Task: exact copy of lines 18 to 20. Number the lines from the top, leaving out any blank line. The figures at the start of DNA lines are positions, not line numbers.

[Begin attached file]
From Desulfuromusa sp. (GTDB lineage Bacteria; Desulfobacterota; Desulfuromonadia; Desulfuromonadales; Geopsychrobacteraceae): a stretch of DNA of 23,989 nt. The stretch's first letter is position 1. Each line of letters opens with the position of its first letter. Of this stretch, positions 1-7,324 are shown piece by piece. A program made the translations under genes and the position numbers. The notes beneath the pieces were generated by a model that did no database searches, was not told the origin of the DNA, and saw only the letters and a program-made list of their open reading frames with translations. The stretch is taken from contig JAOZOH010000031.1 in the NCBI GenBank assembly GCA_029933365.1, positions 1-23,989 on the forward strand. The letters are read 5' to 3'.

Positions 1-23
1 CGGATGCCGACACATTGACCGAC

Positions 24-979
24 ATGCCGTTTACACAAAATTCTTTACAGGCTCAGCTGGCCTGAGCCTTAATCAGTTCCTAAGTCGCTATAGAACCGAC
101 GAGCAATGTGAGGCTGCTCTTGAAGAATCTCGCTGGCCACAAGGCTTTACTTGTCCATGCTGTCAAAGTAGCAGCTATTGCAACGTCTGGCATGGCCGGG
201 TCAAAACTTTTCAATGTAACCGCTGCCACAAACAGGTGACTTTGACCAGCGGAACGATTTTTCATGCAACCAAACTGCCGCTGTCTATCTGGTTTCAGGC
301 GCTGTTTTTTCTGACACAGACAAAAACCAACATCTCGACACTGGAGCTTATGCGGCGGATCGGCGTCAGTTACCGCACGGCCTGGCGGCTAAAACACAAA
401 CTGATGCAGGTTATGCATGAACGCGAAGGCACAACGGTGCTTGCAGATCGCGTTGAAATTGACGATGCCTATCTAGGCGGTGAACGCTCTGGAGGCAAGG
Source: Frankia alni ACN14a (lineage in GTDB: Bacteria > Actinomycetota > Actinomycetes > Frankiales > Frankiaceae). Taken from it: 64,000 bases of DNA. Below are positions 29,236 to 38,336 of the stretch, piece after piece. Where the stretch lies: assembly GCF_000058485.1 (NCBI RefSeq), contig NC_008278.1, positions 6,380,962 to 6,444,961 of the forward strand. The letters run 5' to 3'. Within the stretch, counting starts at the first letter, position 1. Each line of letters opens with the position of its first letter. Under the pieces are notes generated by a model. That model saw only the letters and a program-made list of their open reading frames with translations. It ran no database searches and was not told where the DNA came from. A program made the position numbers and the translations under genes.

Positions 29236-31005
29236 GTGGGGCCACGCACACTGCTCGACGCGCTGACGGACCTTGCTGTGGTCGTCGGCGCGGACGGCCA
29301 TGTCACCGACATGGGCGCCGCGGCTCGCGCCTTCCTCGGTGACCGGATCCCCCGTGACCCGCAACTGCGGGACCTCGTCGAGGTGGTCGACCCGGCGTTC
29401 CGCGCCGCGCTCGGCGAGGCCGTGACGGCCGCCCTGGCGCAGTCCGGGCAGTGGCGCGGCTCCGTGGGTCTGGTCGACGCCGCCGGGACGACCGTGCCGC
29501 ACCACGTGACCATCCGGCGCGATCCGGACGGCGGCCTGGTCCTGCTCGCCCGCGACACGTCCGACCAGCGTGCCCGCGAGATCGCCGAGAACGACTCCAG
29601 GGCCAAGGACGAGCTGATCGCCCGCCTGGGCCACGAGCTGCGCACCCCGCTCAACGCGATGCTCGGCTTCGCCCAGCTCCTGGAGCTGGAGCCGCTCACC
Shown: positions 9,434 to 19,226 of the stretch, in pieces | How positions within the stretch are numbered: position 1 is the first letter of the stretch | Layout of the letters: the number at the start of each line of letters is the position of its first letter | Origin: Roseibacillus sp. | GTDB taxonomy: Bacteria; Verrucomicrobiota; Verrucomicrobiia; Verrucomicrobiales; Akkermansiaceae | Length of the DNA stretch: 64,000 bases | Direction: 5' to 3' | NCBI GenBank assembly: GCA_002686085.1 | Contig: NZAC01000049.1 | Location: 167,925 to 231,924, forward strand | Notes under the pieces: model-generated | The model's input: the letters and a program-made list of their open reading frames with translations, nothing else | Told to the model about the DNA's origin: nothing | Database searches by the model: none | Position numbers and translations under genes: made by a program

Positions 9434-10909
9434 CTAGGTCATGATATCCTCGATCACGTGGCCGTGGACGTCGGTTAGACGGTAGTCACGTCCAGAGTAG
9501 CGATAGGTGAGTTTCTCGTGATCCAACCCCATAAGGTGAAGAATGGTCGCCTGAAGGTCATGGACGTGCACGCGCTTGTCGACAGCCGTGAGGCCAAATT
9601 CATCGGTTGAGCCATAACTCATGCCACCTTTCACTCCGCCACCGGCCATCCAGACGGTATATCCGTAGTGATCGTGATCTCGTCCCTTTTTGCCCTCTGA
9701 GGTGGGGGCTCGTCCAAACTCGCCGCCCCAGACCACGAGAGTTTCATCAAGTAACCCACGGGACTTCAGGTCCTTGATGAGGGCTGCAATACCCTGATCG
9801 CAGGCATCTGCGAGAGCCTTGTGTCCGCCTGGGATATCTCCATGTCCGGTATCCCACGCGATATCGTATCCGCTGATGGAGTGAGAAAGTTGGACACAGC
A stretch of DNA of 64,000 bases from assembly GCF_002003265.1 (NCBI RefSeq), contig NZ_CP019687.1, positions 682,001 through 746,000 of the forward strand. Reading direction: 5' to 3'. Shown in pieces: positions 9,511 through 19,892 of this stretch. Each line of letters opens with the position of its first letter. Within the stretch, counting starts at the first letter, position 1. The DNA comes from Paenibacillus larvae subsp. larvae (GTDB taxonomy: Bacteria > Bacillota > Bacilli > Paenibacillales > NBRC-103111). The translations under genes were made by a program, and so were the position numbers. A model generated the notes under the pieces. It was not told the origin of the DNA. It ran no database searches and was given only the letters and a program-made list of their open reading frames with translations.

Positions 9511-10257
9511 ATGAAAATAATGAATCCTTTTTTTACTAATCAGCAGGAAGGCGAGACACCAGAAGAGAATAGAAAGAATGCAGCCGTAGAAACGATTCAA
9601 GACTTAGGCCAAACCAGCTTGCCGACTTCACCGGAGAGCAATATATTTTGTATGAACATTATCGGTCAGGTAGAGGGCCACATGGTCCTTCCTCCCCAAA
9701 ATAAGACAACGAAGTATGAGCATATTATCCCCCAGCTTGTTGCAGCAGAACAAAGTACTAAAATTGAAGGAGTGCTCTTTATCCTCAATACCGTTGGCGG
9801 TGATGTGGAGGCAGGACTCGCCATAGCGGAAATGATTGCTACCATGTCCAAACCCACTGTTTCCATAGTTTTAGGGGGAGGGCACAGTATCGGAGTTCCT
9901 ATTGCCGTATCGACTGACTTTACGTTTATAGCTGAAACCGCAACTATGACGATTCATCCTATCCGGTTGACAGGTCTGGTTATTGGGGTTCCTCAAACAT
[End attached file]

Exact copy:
Positions 9434-10909
9434 CTAGGTCATGATATCCTCGATCACGTGGCCGTGGACGTCGGTTAGACGGTAGTCACGTCCAGAGTAG
9501 CGATAGGTGAGTTTCTCGTGATCCAACCCCATAAGGTGAAGAATGGTCGCCTGAAGGTCATGGACGTGCACGCGCTTGTCGACAGCCGTGAGGCCAAATT